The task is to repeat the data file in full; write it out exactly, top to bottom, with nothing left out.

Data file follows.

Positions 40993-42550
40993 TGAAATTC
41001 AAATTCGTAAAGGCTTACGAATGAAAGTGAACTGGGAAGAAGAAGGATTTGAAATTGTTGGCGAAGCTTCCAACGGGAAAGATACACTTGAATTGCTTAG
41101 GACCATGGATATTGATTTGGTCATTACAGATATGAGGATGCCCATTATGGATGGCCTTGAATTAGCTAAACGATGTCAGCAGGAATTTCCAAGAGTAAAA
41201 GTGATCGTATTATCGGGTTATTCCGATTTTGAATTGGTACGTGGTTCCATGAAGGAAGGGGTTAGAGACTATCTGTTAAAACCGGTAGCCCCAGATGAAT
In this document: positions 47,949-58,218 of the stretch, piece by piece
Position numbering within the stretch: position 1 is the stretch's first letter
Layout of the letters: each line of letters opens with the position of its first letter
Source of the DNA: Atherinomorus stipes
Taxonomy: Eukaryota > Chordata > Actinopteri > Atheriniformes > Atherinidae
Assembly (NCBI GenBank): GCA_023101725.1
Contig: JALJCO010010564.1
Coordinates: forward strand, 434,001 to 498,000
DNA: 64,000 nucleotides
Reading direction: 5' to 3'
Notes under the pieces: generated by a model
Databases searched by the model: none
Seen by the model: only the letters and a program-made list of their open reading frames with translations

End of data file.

Positions 40993-42550
40993 TGAAATTC
41001 AAATTCGTAAAGGCTTACGAATGAAAGTGAACTGGGAAGAAGAAGGATTTGAAATTGTTGGCGAAGCTTCCAACGGGAAAGATACACTTGAATTGCTTAG
41101 GACCATGGATATTGATTTGGTCATTACAGATATGAGGATGCCCATTATGGATGGCCTTGAATTAGCTAAACGATGTCAGCAGGAATTTCCAAGAGTAAAA
41201 GTGATCGTATTATCGGGTTATTCCGATTTTGAATTGGTACGTGGTTCCATGAAGGAAGGGGTTAGAGACTATCTGTTAAAACCGGTAGCCCCAGATGAAT
In this document: positions 47,949-58,218 of the stretch, piece by piece
Position numbering within the stretch: position 1 is the stretch's first letter
Layout of the letters: each line of letters opens with the position of its first letter
Source of the DNA: Atherinomorus stipes
Taxonomy: Eukaryota > Chordata > Actinopteri > Atheriniformes > Atherinidae
Assembly (NCBI GenBank): GCA_023101725.1
Contig: JALJCO010010564.1
Coordinates: forward strand, 434,001 to 498,000
DNA: 64,000 nucleotides
Reading direction: 5' to 3'
Notes under the pieces: generated by a model
Databases searched by the model: none
Seen by the model: only the letters and a program-made list of their open reading frames with translations